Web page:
For a while there, it seemed like a lot of test bikes were coming through shod with the older version Nobby Nics on them. I can see why as they rolled fast, were light for a 2.35″ full knobbied tire, and they went tubeless pretty well. But I really did not like them much and often would swap to a different tire to finish the review. Why? Due to the cornering which generally, and on hard surfaces specifically, was pretty awful. Whether it was the tread design or the compound or the lettering on the sidewall hot patch, I am not certain, but they were just spooky when leaned over on hard, scrabbly dirt. And they were a bit fragile for something often sold on a trailbike, with sidewalls that would not stand for much of a spanking before giving up. But they were light.

These new Nobby Nics are like a completely different tire, with a casing change, revised tread pattern and so on. First of all, the lack of seepage when sealing them up tubeless is very nice and that new sidewall is to thank for that. Secondly, and this is just seat of the pants here, I think they roll slower on pavement than the old ones. Just a feeling. But. Get them in the dirt and all Hell can break loose and the Nobby Nics will just dish Hell back. The grip is very good and cornering on hard, crappy, sandy, bombed-out trails is very secure. Point and go. They will hold the line. I will have to take the word of Schwalbe about this being a tougher sidewall with the Snakeskin happening, but I never hurt them.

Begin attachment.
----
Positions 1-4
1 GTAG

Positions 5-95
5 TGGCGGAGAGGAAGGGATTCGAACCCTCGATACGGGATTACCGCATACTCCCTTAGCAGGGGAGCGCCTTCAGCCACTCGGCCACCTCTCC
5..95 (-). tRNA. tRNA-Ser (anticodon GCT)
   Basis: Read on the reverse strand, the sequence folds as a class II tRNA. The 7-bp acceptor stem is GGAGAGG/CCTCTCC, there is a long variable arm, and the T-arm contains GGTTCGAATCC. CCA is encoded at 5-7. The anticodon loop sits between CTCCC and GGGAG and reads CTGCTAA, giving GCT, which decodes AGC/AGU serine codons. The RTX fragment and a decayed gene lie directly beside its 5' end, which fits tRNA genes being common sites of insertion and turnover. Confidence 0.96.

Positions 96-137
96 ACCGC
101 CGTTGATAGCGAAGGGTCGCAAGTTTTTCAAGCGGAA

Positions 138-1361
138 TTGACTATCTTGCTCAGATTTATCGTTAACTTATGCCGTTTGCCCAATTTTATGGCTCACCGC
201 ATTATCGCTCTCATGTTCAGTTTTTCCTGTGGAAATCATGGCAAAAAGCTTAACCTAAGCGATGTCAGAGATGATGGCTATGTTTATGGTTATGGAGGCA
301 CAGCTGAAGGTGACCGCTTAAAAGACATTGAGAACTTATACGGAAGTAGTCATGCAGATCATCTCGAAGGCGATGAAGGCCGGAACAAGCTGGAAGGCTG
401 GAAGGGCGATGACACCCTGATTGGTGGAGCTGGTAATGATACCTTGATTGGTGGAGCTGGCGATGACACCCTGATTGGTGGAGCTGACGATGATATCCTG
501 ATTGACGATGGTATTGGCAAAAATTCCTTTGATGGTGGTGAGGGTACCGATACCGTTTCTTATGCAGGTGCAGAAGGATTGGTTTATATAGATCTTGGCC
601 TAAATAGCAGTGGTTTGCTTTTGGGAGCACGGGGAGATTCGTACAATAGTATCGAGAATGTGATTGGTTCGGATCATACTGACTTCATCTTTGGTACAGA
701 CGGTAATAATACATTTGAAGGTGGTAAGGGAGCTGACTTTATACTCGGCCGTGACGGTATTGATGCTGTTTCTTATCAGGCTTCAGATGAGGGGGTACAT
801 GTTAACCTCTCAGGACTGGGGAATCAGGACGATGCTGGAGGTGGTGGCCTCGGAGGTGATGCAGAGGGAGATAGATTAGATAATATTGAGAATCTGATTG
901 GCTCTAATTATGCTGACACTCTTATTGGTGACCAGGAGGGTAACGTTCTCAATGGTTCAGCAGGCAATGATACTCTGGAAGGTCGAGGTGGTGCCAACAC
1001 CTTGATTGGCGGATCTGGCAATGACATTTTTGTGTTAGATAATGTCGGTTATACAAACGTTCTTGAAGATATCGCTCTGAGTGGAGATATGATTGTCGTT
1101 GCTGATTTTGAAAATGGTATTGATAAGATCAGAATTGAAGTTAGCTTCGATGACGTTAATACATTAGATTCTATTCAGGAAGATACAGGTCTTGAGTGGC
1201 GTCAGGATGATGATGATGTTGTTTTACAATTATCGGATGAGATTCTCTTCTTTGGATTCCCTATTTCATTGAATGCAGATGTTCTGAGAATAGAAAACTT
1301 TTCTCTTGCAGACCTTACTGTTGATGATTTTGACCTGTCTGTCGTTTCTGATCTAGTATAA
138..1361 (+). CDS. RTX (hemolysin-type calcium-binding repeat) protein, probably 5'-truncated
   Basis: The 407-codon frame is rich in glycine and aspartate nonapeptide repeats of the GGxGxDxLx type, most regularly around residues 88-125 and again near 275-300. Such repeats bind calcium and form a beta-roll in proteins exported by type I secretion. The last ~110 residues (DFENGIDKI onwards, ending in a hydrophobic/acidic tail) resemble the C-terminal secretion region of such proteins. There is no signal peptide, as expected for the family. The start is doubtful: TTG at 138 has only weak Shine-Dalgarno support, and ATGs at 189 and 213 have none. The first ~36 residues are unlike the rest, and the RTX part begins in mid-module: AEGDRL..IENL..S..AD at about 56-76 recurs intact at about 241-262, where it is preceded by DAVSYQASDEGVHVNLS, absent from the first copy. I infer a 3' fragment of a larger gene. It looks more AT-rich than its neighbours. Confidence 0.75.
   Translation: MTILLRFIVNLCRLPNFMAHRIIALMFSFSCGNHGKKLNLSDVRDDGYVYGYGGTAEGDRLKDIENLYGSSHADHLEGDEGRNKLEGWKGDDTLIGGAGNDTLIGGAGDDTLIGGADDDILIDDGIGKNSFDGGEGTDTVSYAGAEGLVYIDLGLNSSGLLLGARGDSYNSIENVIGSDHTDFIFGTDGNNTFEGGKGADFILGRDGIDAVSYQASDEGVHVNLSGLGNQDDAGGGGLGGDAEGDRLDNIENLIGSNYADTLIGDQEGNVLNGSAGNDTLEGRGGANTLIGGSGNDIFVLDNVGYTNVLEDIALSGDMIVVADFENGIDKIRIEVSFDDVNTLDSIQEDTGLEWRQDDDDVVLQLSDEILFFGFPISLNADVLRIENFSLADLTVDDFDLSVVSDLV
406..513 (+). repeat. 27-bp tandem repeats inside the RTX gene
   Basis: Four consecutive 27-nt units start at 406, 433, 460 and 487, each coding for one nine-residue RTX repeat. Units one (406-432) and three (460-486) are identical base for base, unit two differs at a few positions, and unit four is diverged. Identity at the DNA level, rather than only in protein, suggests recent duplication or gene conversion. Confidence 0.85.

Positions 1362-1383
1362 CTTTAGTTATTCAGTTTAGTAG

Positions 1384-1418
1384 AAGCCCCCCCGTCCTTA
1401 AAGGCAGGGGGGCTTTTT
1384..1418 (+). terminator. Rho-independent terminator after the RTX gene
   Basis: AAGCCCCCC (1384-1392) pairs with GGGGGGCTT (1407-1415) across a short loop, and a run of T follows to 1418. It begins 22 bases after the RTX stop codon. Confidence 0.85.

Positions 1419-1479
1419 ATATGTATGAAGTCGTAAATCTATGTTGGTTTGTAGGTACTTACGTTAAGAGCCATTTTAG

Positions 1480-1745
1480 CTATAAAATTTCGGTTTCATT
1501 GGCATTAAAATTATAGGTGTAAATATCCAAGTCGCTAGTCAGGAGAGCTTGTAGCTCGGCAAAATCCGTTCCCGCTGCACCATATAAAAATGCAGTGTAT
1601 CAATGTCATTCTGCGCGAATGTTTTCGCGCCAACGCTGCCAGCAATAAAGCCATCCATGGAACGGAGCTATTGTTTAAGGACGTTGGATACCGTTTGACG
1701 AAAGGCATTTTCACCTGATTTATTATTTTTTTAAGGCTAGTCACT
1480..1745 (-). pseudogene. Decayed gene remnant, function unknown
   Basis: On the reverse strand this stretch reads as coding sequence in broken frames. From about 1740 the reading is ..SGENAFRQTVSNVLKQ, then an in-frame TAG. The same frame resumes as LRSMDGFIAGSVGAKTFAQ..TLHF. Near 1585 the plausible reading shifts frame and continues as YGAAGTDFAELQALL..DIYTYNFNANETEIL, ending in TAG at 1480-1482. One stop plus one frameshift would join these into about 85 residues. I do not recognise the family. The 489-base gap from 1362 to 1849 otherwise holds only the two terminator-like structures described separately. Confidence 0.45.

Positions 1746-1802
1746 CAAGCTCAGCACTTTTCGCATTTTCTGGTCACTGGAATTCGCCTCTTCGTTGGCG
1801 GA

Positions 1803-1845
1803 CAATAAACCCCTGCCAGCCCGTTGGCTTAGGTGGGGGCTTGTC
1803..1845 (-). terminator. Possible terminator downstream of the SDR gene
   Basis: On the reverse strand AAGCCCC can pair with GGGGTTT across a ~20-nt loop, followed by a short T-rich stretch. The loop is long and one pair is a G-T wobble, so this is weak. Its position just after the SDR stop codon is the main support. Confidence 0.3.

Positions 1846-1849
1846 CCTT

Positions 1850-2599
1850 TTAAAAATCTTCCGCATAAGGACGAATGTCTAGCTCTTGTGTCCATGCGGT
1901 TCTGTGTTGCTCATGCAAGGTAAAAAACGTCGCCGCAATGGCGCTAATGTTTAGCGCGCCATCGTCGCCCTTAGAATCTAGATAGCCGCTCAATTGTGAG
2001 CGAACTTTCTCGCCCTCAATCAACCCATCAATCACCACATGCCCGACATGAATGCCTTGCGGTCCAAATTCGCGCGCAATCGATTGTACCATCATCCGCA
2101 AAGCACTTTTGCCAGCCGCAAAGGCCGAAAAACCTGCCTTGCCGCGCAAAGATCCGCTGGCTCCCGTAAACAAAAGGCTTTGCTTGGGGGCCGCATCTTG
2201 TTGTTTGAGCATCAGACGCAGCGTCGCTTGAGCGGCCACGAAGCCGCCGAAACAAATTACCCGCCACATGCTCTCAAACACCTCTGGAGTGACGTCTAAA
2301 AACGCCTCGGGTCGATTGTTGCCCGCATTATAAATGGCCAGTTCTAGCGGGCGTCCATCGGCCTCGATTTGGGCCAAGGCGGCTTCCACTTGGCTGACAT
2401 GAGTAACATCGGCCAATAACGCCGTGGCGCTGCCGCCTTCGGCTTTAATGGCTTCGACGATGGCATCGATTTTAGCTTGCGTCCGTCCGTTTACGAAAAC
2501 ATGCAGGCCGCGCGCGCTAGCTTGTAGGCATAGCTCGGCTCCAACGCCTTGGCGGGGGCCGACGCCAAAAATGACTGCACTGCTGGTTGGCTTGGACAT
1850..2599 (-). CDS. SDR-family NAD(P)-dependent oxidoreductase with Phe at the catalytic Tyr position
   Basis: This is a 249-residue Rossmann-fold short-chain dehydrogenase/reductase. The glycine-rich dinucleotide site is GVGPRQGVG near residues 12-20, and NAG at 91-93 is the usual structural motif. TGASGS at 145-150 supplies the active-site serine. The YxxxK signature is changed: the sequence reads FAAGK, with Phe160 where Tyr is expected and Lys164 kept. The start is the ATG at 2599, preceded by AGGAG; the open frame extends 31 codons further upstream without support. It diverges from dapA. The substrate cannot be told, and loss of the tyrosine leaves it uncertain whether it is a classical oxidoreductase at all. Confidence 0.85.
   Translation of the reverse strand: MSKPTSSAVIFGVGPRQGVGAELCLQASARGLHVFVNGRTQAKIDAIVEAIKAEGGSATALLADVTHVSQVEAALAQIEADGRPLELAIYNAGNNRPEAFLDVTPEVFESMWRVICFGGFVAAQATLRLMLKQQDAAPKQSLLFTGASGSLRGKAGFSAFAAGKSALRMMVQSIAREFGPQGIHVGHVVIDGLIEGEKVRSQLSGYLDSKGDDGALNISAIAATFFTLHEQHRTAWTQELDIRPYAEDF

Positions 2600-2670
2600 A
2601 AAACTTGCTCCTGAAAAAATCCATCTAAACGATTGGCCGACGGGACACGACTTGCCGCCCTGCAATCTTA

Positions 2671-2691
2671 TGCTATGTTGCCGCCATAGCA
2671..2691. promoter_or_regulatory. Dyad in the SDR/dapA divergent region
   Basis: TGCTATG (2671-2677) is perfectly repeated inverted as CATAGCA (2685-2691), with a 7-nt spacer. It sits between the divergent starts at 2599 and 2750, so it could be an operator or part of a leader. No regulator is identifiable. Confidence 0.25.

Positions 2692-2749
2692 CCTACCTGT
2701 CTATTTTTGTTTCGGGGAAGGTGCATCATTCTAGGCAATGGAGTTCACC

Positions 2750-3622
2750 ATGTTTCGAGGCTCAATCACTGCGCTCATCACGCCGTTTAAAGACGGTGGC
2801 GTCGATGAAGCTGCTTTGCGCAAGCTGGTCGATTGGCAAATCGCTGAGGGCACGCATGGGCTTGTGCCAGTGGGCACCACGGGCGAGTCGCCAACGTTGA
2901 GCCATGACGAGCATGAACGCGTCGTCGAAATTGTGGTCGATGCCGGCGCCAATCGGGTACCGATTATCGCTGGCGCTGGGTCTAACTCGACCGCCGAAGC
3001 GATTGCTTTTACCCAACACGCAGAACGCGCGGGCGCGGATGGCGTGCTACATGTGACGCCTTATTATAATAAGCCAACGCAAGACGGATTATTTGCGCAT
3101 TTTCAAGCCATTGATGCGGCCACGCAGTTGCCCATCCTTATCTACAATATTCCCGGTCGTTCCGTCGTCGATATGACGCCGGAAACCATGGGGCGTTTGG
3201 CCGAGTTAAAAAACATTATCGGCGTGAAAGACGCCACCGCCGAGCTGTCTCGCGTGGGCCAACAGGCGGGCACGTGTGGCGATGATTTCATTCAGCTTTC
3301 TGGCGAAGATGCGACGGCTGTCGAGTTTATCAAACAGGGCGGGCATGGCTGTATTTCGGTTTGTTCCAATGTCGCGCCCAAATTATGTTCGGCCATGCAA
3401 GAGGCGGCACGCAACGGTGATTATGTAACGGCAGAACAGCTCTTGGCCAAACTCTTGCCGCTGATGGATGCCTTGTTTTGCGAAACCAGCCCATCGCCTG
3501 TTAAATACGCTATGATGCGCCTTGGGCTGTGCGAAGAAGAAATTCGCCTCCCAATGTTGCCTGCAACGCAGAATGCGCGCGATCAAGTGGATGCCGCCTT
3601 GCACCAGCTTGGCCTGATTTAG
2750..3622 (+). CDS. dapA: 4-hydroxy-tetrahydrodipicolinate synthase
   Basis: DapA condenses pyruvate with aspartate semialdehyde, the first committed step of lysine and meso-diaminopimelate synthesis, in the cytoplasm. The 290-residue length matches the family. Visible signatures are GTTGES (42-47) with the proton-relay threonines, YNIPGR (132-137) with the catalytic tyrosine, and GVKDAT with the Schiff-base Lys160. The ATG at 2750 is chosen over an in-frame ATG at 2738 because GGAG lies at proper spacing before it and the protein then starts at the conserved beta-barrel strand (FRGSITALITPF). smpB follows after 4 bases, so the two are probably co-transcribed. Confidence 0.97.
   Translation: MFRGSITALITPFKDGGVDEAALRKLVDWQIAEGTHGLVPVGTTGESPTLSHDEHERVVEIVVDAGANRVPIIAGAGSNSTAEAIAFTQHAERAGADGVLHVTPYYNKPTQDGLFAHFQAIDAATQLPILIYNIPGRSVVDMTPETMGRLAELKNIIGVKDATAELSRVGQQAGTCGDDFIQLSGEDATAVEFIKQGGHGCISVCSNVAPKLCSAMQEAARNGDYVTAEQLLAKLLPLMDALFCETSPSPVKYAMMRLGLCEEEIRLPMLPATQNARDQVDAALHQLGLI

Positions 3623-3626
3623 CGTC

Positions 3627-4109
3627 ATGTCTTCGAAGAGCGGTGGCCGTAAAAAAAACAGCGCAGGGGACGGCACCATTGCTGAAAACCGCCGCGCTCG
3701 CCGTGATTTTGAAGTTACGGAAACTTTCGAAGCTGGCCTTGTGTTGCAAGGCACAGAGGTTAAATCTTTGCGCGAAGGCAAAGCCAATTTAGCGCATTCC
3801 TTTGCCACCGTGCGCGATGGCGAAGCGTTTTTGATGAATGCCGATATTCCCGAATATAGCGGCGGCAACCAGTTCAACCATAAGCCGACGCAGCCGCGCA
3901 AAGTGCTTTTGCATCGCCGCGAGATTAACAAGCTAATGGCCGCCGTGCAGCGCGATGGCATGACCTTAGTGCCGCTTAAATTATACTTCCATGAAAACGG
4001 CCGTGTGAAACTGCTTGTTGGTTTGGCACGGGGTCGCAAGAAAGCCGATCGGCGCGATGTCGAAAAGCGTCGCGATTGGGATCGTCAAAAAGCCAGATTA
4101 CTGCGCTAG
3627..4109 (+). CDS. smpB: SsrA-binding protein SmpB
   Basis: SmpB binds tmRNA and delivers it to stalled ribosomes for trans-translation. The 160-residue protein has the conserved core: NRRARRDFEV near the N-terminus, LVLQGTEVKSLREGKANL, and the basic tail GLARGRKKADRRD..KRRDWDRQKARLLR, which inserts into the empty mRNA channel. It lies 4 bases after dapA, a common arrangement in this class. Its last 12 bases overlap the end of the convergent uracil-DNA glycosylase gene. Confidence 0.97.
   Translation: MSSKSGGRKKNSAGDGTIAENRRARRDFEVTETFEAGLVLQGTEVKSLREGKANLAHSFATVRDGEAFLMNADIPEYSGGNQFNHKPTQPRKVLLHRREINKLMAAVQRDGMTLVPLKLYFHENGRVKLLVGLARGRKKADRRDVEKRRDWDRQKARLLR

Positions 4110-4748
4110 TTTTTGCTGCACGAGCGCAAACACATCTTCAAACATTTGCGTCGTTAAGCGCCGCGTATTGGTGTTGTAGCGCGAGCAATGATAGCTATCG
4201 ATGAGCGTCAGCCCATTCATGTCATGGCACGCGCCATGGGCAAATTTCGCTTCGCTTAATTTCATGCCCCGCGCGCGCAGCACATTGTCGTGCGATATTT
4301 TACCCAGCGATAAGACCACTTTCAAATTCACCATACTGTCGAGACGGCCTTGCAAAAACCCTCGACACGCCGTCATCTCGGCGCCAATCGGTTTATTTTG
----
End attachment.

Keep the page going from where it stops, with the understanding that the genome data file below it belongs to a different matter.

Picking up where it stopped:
My Gold Standard for a So Cal front tire on a trail bike is a Specialized Purgatory 2.3. The newer ones are fast rolling and are super solid on hardpack, weighing a bit more than the new Nics. I typically run a Ground Control 2.3 rear in combo which gives me a faster rolling, slightly lighter rear tire and allows me to finesse the rear brake a bit, sliding with some hip ‘english’, something that a Purg or Nobby Nic on the rear makes a bit more difficult. Another tire in this league is the WTB Trail Boss, but it is heavier still or a Vigilante for even more grip.

IMG_3483So if I were to compare the new Nobby Nic to the Purgatory, my go-to front tire for a more aggressive 29er experience, I would give the ribbon to the Purg for rolling speed…it just feels smoother and faster…and I would declare a tie for tubeless use and overall trail ability for my dry and harsh conditions. The Nics get top podium spot for weight, being a bit lighter, and I might venture a guess that they might be a tougher sidewall too since the typical 2Bliss Specialized casing is only mediocre in that regard. Then again, the Big S wins the prize for cost…$55.00 a tire vs. the nearly $100.00 for the Nobby Nic.

If I were to run these full time, say like on my Camber with the 120mm fork, I would keep the Nobby Nic on front and go to something a bit faster rear-wise. If I were on an even more aggressive bike, say longer travel, or the soils were very loose or deeper/rockier, than F/R would be great.

I have not even come close to wet dirt with these, so that is an unknown to me, but I never live for mud tires anyway. The Nobby Nics went from a tire I never trusted to one I would run without any hesitation and that is saying something! They are worth a good looking-at if you are in need of a new set of shoes for your trail bike 29er.

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Note: Schwalbe sent over this product at no charge to Twenty Nine Inches for test and review. We are not being paid, nor bribed for these reviews and we will strive to give our honest thoughts and opinions throughout.